The urn, which traditionally resides in the MCC museum at its Lord’s ground headquarters, regardless of the result of an England-Australia Test series, will be on display in the Library’s ‘Velvet, Iron, Ashes’ exhibition from December 2019 until February 2020.
By then the latest Ashes series between Test cricket’s oldest rivals will have been completed, with England staging a five-match series from August 1 to September 16 as they look to atone for a 4-0 away drubbing in 2017/18.
This will be only the third time the urn has travelled to Australia; it was exhibited for less than a week during the country’s 1988 Bicentennial celebrations and visited six cities in three months during the 2006/07 Ashes series.
England and Australia played what is now considered to be the first men’s cricket Test match at Melbourne in 1877.
The Ashes themselves came into being following England’s first home defeat by Australia at The Oval in London in 1882.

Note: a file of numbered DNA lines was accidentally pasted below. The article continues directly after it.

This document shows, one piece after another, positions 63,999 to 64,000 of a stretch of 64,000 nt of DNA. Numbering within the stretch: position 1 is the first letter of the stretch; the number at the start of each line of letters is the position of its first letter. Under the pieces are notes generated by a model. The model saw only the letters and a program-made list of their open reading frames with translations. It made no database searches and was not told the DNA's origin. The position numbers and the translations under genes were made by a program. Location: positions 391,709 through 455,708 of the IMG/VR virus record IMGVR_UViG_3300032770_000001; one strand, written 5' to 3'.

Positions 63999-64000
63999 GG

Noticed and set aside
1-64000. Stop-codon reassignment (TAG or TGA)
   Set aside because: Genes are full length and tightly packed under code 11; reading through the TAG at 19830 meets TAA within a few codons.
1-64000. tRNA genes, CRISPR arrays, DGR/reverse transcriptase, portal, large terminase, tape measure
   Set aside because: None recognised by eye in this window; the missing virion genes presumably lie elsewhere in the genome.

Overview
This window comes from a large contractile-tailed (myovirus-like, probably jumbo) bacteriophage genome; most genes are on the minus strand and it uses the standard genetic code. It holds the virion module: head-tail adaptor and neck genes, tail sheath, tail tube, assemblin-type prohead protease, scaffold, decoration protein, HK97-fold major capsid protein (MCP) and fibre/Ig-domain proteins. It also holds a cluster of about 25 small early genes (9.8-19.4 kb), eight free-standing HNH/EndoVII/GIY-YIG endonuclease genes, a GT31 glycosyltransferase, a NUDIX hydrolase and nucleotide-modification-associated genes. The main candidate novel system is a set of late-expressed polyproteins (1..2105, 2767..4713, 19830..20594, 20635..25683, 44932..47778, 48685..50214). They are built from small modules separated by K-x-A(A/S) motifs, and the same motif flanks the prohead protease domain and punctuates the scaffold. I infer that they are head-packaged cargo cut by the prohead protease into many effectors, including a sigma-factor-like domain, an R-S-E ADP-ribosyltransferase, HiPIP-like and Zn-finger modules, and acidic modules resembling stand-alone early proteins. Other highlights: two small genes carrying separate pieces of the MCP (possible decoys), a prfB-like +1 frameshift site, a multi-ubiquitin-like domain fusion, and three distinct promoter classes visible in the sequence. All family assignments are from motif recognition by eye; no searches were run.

Afterwards, the Sporting Times newspaper published a mock obituary of English cricket that concluded by saying: “The body will be cremated and the ashes taken to Australia.”
On England’s next tour of Australia in 1882/83, a small terracotta urn said to contain the Ashes of a burnt bail was presented to visiting captain Ivo Bligh.
Following his death, the urn was bequeathed to the MCC and has remained the acknowledged symbol of Anglo-Australian cricket supremacy.
Since the 1998/99 series, however, the winning Ashes captain has been able to hold aloft a Waterford Crystal replica commissioned by the MCC.
“We are delighted to loan the Ashes Urn, a symbolic and special treasure, to State Library Victoria,” said MCC chief executive and secretary Guy Lavender in a statement.
“The story of the Ashes Urn is one that captivates so many people around the world and the State Library Victoria’s exhibition is a very fitting place for its story to be told.”
State Library Victoria chief executive Kate Torney added: “We are thrilled to have the chance to bring to life the wonderful stories surrounding the Ashes tradition, which of course, began here in Melbourne.”